Showing – An Investment In Your Future

Today after struggling to get an answer from a customer service department, the thought occurred to me that the person in charge would make a lousy horse trainer. In fact, they would probably not be successful in the show ring at all!

 People who show horses possess remarkable talents. The characteristics that make for success in the show ring are the same traits sought by employers, partners  and leaders. Do any research on “characteristics of good ….” and you will see for yourself.

 The traits employers look for are identical to those required by good riders to find success in the show ring – traits that are developed by people who show horses or any livestock for that matter.

Consider the following list gathered from numerous articles after doing a Google search for “characteristics of a good employee.”

Hard Working. Imagine the success others could have if they invested the time and energy into their work that horse people invest in horse activities. Horse people are not afraid to get their hands dirty and find no task beneath their doing.

Self-Motivated. Riders who continuously earn the highest scores area those who practice without being asked. They do not need to be told to ride without their irons, to practice setting their horse up or to work on the timing of a maneuver. They do it without asking. The most successful riders are hard to keep OFF their horses.

Reliable. Horses need care twenty-four hours a day seven days a week. Horse people are responsible for their animals and put the needs of the horse above their own needs. They understand that an animal is dependent upon their care and show up ON TIME EVERY TIME – a quality each of us looks for in friends, partners, employees and especially in our leaders. It is a quality rarely found but it is prevalent in the horse world.

Communicator. Riding is based on communication! It is the very essence of the sport. Without communication, riding cannot happen – it must be mutually understood. Good clear communication is the hallmark of a good rider.

Trust. Another characteristic that must be reciprocated – horses must trust their riders and good riders must learn to trust their horses. Every relationship is built on trust and dependability. Good or bad, a person’s trustworthiness will determine the quality of relationships. It is also a predictor of future successes.

Ambitious. No one who gets to the winner’s circle gets there by chance. Winners get ahead by setting goals and working hard for an end. They get back on the horse as many times as it takes to get the job done.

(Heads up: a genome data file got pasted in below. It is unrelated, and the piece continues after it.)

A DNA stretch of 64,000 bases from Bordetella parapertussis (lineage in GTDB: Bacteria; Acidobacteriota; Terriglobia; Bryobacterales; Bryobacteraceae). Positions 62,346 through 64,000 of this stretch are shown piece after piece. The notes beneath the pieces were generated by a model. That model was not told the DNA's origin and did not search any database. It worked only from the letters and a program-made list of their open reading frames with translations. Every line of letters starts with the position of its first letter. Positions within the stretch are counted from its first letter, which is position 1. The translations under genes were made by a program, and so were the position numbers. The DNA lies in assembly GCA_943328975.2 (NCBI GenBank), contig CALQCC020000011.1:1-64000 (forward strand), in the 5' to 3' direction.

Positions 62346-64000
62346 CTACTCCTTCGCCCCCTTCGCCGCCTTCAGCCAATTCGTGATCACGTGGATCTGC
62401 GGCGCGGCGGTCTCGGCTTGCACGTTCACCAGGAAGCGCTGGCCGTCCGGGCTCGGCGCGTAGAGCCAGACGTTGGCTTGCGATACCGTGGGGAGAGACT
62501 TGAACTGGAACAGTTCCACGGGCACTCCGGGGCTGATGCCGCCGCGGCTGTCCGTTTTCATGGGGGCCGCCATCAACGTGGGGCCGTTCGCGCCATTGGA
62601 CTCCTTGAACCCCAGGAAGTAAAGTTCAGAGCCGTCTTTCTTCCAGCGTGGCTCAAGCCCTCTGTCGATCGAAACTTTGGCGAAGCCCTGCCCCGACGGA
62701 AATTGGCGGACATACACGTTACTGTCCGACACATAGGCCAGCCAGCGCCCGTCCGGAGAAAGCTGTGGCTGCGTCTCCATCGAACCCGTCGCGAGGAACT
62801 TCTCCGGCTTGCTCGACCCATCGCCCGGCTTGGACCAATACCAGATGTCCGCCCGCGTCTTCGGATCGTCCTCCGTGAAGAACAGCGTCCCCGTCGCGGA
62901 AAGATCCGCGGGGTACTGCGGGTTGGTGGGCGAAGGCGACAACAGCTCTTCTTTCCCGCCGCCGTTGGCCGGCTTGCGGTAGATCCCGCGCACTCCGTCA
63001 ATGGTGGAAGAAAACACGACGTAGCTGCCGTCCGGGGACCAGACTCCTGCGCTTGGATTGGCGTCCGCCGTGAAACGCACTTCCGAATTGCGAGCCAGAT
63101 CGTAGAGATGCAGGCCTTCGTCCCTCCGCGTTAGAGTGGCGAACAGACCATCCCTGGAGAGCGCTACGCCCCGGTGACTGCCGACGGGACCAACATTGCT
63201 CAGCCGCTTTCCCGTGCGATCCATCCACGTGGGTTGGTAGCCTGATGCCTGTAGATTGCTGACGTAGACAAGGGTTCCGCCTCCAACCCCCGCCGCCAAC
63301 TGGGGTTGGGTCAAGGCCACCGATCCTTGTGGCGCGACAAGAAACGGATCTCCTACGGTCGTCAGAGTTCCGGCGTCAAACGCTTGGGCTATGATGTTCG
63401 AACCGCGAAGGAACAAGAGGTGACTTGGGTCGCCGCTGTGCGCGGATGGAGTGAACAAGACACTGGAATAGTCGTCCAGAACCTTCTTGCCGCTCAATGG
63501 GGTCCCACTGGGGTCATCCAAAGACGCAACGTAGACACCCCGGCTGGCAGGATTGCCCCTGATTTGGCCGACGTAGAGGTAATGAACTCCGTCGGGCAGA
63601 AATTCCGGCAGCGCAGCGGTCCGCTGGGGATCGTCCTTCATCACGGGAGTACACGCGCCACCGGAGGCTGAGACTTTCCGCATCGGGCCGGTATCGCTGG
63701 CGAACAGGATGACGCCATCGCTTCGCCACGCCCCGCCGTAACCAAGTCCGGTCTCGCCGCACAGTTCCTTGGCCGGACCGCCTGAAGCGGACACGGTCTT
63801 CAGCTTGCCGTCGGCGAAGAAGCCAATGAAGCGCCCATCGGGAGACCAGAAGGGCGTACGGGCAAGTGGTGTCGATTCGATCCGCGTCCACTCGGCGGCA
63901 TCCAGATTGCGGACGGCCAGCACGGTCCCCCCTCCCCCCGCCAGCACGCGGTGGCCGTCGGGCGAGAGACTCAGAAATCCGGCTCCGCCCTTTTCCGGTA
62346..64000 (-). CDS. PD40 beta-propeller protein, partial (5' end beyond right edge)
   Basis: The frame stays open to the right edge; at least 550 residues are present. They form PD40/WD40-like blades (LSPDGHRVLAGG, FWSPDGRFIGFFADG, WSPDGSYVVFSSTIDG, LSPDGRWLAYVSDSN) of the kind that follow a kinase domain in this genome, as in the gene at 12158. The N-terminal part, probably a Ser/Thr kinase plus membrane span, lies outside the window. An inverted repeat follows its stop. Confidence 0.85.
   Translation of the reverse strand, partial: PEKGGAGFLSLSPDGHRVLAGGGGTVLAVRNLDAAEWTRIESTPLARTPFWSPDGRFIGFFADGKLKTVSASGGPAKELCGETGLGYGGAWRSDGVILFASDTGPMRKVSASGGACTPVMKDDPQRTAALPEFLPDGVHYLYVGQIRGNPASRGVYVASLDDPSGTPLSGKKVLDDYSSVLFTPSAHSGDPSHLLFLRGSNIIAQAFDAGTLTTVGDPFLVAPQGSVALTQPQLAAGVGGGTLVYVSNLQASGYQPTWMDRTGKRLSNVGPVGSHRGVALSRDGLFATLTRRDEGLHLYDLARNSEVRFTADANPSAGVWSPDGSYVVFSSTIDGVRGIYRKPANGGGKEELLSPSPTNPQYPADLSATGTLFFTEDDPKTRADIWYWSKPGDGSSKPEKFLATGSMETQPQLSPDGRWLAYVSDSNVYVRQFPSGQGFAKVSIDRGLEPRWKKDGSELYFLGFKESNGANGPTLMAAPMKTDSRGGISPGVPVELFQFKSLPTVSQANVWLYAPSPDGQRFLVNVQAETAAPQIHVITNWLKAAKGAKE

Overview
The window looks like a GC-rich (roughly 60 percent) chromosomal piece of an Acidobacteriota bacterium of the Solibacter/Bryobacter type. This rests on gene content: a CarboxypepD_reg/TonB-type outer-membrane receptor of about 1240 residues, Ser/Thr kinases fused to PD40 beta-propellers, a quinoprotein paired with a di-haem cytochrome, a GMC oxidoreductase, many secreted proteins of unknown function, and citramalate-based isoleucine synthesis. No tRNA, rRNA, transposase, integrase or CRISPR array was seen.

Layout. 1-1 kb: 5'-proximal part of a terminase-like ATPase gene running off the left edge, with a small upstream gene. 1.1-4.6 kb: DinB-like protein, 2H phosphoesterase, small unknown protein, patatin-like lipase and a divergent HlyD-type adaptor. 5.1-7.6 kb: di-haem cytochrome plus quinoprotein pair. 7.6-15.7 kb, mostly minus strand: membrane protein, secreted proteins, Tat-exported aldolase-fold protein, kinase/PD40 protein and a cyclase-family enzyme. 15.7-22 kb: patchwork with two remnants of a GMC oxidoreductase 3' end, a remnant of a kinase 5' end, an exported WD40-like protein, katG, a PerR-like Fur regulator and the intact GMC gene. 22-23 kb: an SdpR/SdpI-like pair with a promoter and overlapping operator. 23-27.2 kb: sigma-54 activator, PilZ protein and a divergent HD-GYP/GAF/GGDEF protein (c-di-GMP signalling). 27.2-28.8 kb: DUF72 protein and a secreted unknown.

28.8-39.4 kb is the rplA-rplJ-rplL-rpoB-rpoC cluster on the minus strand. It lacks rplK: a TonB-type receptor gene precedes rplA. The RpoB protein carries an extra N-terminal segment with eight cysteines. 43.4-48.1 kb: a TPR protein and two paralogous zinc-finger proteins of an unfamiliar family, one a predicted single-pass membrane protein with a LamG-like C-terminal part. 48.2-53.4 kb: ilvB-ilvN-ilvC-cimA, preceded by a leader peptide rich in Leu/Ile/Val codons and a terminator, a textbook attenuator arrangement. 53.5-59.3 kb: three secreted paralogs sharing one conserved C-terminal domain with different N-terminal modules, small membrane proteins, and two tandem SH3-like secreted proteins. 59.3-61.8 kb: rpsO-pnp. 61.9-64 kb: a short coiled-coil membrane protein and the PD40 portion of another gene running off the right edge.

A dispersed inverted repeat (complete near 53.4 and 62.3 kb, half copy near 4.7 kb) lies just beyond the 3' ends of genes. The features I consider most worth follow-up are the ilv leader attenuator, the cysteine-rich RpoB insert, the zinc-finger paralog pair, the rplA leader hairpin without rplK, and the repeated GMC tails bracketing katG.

Action Oriented. Riders get to the top of the judge’s card by taking the steps necessary to improve. They upgrade their horse, take lessons, seek alternate methods and get answers to their questions. They find out what is holding them back then attack the issue so they can overcome the shortfalls.

Multi-skilled. Just think of all of the things a showman has to do and think about to put together a great run. Winners in the show ring are capable of hearing the water truck driving up behind them, pressing their horse forward toward the jump, staying out the horse’s way over the jump all while remaining confident in their delivery.

Positive. Riders learn to carry themselves in a manner that begs for attention. It is how they make it to the top of the judge’s card. Without a certain bearing, poise and confidence, they will not even get a horse to go around the arena much less get to the winner’s circle. Riders learn to take charge and confidently lead their horses.

The list goes on and on – but you get the point.

Riding horses builds character – the kind of character that success any arena requires. Next time you feel blue or unqualified for a position, remember all that the horses have taught you.  If you are applying for a position, regardless of the industry, do not hesitate to list showing horses among your hobbies or work. Take pride in your riding accomplishments and the character time with horses has developed.

4 thoughts on “Showing – An Investment In Your Future

  1. Caroline

    I actually have to disagree regarding the employer statement. When the fact becomes known that I have and show horses, it has held me back several times on getting a promotion.

    In fact, at my previous job, I was told why don’t I quit to teach and show instead of working there. Please note that I used my two weeks of vacation time sparingly for big horse show weekends only – I was never late to work after a show either.

    Thankfully, my current job appreciates the fact that I am multi-faceted and encourages me to take a day if I want to show.

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